Integration of ESG Factors: Environmental, Social, and Governance (ESG) factors have surged in prominence, moving from the fringes to become a central consideration in business and investment decisions. As a result, these factors are now being integrated into TPRM strategies. A study by McKinsey found that 83% of C-suite leaders and investment professionals expect ESG programs to contribute more shareholder value in five years than they do today [4].

In the context of TPRM, this translates to a growing need for third-party vendors, suppliers, and partners to demonstrate their commitment to ESG principles. This could involve showing their carbon footprint reduction strategies, social responsibility initiatives, or corporate governance structures. As a result, companies will need to incorporate ESG risk assessments into their TPRM strategies, ensuring that their third-party relationships align with their own ESG commitments and the expectations of their stakeholders.

As we look to the future of TPRM, it’s clear that it’s a dynamic, evolving field, with digitalization, automation, compliance, and ESG considerations all playing increasingly important roles. Organizations that can adapt and innovate in their TPRM strategies will be best positioned to manage third-party risks effectively and capitalize on the opportunities these relationships present.

The Evolving Role of Risk Managers

In the face of rapidly changing business environments and the increasing complexity of third-party relationships, the role of risk managers is undergoing a significant transformation. They are transitioning from reactive crisis management roles to strategic positions that directly influence business decisions. Forrester’s survey underscores this shift, with 88% of risk professionals agreeing that risk management is becoming a more strategic function [5]. This evolution signifies the rising importance of risk management in shaping business strategies, identifying opportunities, and driving growth.

As we move forward, risk managers will need to adapt to this changing landscape and equip themselves with the necessary skills and tools to manage third-party risks effectively.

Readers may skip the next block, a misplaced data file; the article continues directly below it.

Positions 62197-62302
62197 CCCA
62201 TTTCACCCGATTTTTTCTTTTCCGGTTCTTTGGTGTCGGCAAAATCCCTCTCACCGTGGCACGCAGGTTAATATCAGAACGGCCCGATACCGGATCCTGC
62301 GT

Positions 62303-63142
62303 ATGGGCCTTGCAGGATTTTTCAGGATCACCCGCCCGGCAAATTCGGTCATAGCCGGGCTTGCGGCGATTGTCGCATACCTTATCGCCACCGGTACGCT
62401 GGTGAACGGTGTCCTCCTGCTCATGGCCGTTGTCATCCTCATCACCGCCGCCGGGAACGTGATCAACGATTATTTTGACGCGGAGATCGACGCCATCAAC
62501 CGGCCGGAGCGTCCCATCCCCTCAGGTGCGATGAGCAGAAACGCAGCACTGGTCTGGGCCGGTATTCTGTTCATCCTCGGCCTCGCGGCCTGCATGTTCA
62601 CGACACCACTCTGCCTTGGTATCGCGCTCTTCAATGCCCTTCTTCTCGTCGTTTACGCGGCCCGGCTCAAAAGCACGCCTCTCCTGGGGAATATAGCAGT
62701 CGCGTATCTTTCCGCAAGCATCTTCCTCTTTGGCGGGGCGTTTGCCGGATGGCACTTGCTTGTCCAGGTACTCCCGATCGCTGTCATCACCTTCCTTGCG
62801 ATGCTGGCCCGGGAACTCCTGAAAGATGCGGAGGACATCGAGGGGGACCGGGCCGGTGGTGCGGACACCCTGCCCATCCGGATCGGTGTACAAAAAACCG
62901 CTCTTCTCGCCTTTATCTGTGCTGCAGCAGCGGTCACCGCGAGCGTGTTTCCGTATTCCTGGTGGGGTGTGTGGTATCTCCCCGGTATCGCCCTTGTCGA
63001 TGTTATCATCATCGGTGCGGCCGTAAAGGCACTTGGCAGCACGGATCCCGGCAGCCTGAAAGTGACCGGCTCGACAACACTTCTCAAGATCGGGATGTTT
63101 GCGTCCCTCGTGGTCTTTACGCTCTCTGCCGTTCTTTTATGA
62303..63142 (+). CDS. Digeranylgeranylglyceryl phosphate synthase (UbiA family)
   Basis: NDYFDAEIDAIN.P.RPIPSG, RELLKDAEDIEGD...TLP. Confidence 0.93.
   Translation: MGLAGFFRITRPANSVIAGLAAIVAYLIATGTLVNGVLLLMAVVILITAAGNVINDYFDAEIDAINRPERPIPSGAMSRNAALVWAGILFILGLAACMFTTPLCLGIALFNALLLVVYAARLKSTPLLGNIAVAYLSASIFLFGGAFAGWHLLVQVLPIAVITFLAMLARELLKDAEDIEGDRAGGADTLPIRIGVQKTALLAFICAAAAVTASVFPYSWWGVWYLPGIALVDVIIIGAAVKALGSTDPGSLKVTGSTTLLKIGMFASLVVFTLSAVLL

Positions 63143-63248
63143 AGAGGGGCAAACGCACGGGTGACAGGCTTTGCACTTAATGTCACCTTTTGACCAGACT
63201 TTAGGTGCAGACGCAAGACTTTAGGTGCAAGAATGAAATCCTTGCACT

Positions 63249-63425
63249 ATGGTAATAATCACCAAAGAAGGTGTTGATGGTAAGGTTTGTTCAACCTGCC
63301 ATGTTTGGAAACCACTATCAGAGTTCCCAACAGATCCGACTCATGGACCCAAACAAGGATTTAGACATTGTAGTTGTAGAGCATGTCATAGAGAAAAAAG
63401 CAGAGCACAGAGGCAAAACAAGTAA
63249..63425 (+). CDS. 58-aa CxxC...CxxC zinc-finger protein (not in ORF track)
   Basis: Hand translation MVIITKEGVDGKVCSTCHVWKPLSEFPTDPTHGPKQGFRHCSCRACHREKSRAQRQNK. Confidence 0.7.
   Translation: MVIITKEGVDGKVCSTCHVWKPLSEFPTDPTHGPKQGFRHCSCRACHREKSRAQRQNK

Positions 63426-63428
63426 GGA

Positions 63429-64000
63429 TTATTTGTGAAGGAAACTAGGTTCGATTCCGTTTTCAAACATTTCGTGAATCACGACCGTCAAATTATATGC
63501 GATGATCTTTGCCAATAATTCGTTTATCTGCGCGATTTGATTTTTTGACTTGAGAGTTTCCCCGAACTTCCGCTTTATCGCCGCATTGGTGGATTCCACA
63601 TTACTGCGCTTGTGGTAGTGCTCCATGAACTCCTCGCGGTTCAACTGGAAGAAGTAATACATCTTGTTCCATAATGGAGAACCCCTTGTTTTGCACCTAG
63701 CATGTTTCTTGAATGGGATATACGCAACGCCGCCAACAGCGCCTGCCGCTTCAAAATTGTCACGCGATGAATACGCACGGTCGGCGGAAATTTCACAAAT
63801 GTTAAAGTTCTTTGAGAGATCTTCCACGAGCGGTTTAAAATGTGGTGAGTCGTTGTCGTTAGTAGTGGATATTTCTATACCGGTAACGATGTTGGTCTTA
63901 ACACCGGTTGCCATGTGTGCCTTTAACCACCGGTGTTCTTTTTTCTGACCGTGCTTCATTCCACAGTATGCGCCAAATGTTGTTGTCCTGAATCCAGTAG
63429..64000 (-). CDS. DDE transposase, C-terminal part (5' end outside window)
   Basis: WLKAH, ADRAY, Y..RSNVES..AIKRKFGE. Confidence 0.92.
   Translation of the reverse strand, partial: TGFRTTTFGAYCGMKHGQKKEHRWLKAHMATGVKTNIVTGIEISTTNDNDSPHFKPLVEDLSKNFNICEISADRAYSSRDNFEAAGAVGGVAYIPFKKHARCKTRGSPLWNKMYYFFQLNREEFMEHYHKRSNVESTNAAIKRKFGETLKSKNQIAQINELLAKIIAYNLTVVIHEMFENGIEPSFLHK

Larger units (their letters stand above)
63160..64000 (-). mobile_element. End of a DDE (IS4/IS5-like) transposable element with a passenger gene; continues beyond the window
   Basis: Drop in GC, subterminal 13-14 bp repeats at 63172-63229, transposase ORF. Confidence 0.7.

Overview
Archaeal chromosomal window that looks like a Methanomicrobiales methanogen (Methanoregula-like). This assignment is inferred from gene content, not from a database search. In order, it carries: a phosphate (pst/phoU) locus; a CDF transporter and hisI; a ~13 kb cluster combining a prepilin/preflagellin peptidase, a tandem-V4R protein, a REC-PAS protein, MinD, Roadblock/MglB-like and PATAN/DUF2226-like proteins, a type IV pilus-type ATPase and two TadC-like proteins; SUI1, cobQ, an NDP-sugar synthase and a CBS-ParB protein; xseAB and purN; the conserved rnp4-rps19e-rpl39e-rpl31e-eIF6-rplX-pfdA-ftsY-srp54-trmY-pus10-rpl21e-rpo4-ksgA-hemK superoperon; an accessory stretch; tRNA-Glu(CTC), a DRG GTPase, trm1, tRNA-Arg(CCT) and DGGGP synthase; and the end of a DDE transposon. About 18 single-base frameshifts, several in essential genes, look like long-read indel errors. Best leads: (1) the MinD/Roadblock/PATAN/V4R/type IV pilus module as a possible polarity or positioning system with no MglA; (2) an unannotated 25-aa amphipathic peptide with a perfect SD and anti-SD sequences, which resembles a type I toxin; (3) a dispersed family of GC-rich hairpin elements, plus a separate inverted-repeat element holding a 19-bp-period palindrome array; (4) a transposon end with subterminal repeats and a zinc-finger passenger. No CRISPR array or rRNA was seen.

Data Literacy: Future risk managers will need to enhance their data literacy skills. As companies increasingly rely on data-driven insights for decision-making, risk managers must be able to interpret and apply data in their risk assessments. They should be comfortable working with large data sets, using analytics tools, and understanding statistical concepts. This will enable them to glean meaningful insights from the data and make more accurate risk predictions and assessments.

Understanding Emerging Technologies: As technology continues to advance, it is reshaping the TPRM landscape. Emerging technologies such as AI, ML, blockchain, and IoT are being used to improve risk assessment, monitoring, and mitigation. Risk managers will need to familiarize themselves with these technologies and understand how they can be leveraged to enhance TPRM processes.

Incorporating ESG Factors: As ESG factors become increasingly integrated into TPRM, risk managers must understand how to incorporate these considerations into their risk assessments. This could involve assessing a third party’s environmental impact, social responsibility initiatives, and governance structures. Risk managers will also need to stay abreast of changing ESG standards and regulations, ensuring their organizations remain compliant.

Balancing Risk and Opportunity: The increasing reliance on third-party relationships presents both risks and opportunities. While risk managers must identify and mitigate potential risks, they also need to recognize the opportunities these relationships can offer. This could involve identifying innovative third-party solutions that could drive growth or efficiency, or finding partners that align with the company’s ESG commitments. Therefore, risk managers must strike a balance between protecting the organization from third-party risks and enabling the business to harness the benefits of these relationships.

In conclusion, the role of risk managers is becoming more complex and strategic, requiring a broader skill set and a proactive approach. As they navigate this evolving landscape, risk managers who can adapt to these changes and adopt a strategic, forward-thinking approach to TPRM will be integral to their organizations’ success.


The future of TPRM is set to be driven by technological advancements, increasing regulatory requirements, and a growing emphasis on ESG factors. As the role of risk managers continues to evolve, it is clear that the focus on third-party risk management will continue to rise in importance in the strategic business context.


[1] Gartner, Market Guide for Third-Party Risk Management, July 2020

[2] Deloitte, 2020 Global Survey on Third-Party Risk Management

[3] European Banking Authority, Guidelines on outsourcing arrangements, Feb 2019

[4] McKinsey, More than values: The value-based sustainability reporting that investors want, Aug 2020

[5] Forrester, The Future of Risk Management, June 2020